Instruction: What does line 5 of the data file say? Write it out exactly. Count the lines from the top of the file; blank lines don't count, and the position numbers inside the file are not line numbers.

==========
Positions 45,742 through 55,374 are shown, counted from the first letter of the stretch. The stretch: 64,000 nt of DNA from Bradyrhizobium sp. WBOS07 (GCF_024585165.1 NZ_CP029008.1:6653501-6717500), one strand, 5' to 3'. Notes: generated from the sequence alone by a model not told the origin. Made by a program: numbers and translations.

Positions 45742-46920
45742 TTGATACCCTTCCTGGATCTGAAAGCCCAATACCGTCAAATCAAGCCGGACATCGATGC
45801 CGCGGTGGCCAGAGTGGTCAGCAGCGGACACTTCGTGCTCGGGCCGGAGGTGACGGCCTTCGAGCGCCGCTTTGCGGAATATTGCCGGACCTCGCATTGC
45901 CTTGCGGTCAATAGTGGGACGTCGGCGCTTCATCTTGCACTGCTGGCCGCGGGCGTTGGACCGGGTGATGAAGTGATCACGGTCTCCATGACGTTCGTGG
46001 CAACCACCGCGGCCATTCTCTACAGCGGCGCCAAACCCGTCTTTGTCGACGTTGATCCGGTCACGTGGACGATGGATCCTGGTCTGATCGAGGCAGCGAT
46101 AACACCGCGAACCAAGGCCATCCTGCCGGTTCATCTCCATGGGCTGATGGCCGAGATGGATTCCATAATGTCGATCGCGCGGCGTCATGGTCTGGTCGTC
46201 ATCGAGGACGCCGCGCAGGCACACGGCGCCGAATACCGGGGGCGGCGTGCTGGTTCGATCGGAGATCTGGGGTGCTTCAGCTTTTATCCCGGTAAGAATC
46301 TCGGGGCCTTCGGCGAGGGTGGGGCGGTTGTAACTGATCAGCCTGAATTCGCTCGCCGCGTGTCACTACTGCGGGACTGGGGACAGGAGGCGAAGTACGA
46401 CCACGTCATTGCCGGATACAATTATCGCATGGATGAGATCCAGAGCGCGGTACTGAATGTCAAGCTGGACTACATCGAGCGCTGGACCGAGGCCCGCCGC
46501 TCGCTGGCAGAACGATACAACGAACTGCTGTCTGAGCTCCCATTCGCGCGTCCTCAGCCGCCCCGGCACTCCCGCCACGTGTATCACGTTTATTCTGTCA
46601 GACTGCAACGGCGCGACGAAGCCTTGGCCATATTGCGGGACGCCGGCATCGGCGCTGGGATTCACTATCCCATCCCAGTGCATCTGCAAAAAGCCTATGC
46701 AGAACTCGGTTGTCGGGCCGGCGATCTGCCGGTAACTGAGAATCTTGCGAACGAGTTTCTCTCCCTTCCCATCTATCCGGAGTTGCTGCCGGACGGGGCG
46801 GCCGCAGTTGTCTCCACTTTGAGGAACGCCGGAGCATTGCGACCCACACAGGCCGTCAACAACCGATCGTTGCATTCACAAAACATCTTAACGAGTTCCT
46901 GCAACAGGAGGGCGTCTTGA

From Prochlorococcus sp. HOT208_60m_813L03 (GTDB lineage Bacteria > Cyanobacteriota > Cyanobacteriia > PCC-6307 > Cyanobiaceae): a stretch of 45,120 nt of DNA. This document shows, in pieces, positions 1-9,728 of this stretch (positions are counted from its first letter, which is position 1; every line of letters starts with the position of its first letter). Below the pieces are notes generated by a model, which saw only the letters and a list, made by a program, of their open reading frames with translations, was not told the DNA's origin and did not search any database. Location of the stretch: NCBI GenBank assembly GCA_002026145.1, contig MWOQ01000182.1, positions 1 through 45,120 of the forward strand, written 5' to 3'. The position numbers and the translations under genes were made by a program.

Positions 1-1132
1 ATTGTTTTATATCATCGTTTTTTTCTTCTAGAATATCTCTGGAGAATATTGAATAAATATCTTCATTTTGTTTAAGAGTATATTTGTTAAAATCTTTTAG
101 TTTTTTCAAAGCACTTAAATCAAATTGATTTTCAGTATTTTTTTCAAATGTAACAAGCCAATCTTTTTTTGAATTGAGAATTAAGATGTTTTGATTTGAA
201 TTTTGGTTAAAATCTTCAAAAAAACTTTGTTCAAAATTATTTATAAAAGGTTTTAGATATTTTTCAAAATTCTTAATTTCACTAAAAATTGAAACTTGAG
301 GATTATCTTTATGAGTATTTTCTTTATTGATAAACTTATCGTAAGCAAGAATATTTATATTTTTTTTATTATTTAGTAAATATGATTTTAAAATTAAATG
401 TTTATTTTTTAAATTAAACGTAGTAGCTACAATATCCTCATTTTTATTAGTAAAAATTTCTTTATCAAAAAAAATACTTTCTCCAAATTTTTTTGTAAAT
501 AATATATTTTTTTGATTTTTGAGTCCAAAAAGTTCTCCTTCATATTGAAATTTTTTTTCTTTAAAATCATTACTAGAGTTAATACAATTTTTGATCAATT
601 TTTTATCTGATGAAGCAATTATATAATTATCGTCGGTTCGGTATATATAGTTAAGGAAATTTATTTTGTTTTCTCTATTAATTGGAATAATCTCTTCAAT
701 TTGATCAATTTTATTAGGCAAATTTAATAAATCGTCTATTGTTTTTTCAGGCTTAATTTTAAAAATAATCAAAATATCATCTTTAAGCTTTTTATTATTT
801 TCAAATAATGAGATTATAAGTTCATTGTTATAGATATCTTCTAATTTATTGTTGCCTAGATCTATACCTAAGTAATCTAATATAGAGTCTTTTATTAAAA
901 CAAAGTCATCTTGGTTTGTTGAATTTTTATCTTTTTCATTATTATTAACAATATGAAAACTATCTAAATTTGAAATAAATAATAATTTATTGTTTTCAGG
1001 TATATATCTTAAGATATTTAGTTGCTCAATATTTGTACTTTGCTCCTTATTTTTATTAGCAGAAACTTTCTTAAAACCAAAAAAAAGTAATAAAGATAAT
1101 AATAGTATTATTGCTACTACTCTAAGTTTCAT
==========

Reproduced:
45901 CTTGCGGTCAATAGTGGGACGTCGGCGCTTCATCTTGCACTGCTGGCCGCGGGCGTTGGACCGGGTGATGAAGTGATCACGGTCTCCATGACGTTCGTGG